The Fresh Loaf

News & Information for Amateur Bakers and Artisan Bread Enthusiasts

Finally got oven spring, question about crust...

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cfiiman's picture
cfiiman

Finally got oven spring, question about crust...

Hey everyone, brand new for the most part, only made half a dozen loaves or so, concentrating on just an artisan round bread, I think they call boule?  Anyway so tonight was the first one I'm really proud of I guess, i'm only using APF as my starters are no where near ready, so I'm just practicing.  I'm concentrating on crum texture and a nice crust and this is what brings me to my issue.  The recipe I'm using is the master recipe in "artisan bread in 5 minutes a day", however I feel like their recipe is sooooo wet that most of my boules are just flat, only a few inches high at best b/c they spread out instead of up.  I figured this was due to being unable to "tighten" the gluten enough to get it to fight the spread and b/c my stone was not getting hot enough due to a large water pan I use for steam.  Even though my crumb has gotten really nice and the texture and feel of the bread when eating is great as well, I just haven't been able to get that elusive "oven spring" they talk about.  

So I made 3 changes today after measuring my stone with an IR thermo and seeing that the steam was killing the heat so that the bottom was still white and the top would burn.  I decided to nix the steam pan completely after several "different" tries with it, and my stone came right up to temp.  The second thing I did was put a roasting pan over the bread for the first 15 minutes to create a makeshift "dutch oven steamer" using just the moisture in the dough.  The last change was I added a bunch more flour to the mixture after taking it out of the fridge to mix it up for the proofing.  I made it much dryer and kept stretching the dough around until it was tighter than I had ever gotten it and held more of a "ball" shape.  The result was the picture below, almost exactly what I was aiming for!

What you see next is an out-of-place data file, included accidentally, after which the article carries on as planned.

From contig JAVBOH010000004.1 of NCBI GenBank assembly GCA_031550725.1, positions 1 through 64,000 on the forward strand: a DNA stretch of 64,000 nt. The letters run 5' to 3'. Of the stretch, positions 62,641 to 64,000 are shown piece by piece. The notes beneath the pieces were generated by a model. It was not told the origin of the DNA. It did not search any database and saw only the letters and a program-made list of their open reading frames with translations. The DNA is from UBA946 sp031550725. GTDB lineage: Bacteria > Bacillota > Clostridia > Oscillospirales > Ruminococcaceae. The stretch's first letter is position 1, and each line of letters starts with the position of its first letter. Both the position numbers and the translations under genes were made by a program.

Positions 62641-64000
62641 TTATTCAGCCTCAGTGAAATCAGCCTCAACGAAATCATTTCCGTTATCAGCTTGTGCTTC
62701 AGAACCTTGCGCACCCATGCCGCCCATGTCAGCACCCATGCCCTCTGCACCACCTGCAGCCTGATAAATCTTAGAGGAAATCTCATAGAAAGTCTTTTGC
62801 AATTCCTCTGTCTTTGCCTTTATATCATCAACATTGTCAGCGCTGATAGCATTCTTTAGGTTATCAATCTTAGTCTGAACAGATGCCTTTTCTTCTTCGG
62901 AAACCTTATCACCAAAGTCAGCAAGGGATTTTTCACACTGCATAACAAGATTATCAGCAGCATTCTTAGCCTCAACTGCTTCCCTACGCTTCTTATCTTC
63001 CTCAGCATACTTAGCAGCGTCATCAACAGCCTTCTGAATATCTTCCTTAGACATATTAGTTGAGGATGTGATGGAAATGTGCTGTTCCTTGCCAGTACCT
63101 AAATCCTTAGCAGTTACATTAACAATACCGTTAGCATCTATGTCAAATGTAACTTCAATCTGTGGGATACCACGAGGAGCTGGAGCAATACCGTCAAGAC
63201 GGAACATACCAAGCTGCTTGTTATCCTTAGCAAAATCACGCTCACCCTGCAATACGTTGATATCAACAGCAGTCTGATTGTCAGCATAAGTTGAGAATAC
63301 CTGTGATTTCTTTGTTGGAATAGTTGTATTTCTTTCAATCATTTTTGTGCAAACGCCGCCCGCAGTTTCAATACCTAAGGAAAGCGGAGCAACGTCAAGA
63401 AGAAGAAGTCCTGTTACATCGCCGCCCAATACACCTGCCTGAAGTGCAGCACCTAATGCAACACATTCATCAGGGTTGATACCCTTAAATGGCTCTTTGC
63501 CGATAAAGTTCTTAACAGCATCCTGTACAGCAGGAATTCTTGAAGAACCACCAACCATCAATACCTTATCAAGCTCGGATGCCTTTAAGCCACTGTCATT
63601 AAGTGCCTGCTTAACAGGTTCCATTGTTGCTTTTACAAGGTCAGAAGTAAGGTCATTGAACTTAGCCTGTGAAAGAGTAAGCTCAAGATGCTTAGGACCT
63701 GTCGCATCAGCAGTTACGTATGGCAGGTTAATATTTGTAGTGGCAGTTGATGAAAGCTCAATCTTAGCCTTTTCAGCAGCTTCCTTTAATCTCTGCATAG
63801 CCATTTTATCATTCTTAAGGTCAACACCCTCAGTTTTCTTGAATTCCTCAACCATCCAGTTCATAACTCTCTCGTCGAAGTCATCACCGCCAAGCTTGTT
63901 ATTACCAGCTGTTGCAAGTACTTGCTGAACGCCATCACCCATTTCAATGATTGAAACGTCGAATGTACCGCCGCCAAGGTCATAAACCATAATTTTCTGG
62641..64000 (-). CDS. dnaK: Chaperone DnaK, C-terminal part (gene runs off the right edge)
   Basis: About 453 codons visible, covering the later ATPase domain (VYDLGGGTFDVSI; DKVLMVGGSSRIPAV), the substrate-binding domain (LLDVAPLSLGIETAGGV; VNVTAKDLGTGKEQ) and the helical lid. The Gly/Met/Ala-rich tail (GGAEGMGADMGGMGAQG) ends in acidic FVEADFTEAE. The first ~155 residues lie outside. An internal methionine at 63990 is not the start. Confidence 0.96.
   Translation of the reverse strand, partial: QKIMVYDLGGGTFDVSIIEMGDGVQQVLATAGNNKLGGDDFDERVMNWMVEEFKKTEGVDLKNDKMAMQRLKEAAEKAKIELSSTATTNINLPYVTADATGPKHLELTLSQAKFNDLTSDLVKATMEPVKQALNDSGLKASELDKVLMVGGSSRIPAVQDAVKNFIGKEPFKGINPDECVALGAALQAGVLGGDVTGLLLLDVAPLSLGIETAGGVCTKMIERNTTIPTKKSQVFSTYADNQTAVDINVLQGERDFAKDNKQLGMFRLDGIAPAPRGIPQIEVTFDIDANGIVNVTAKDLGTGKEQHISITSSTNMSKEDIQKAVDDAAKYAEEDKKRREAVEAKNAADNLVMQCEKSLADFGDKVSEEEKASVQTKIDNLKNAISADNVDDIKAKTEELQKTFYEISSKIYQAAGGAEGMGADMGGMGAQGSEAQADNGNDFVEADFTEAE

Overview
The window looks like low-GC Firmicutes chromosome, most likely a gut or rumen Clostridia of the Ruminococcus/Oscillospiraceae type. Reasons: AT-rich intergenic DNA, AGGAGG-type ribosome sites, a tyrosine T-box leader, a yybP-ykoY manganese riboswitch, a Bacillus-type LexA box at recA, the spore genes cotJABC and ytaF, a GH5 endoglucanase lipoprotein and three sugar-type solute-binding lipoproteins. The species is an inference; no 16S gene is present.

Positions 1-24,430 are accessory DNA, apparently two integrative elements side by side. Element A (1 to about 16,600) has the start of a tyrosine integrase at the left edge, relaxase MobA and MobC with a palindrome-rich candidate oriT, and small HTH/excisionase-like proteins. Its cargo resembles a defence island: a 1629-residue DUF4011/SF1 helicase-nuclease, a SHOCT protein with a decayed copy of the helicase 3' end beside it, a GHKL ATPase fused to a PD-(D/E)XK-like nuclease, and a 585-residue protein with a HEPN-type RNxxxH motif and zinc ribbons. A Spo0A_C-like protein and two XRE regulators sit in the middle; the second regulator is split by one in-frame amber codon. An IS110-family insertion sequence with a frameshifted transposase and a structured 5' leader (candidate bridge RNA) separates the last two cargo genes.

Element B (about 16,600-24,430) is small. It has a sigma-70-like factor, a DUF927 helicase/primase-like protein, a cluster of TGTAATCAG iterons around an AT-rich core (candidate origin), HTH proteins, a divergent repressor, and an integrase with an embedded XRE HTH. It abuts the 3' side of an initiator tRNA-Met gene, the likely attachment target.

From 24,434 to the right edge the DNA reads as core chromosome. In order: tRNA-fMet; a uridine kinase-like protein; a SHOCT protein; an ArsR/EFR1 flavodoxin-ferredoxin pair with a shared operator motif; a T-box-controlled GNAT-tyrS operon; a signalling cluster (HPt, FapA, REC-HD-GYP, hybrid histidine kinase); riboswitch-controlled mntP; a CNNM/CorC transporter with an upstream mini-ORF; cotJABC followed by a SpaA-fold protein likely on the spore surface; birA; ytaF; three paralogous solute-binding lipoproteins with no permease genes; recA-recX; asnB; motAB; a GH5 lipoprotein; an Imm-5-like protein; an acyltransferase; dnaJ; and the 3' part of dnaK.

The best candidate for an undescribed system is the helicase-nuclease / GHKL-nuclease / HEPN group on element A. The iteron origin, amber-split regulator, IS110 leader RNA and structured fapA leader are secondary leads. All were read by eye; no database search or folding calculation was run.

This is the crumb from my last one that was much flatter:

The crust didn't have that "shine" that when I use the steamer pan and spritzer has.  Should I have maybe spritzed the dough a good amount right before putting the pan over it?  I'm guessing maybe there wasn't enough steam inside the pan from the dough, maybe b/c I made the mixture much drier than ever before.  I'm looking for that perfect crust and thought maybe some of you all could tell me what would get me there.  Also how "crusty" should the bread be, I mean when it cools down should make a bunch of "crackly" noise when you tear or cut it?  Mine does right after it comes out of the oven, but when it cools down the "hardness" of the crust is substantially reduced, is this normal?  Thanks for any insight!  

Blacksilk Helen's picture
Blacksilk Helen

A few suggestions for the bake. How much water are you putting in your steam pan, and is it hot water?  If not it should be.  Try a small cast iron skillet for a steam pan, and preheat it along with your baking stone.  When you add the hot water it will steam fiercely giving the bread an extreme shot of steam but evaporating quickly enough so as not to soften the crust.  From your picture, it looks like you need to bake it a little longer.  It should be a more burnished brown and if the crust is softening after it cools that means there is still too much water content in the loaf.  Otherwise, your loaf is very nice, I encourage you to keep baking!

dabrownman's picture
dabrownman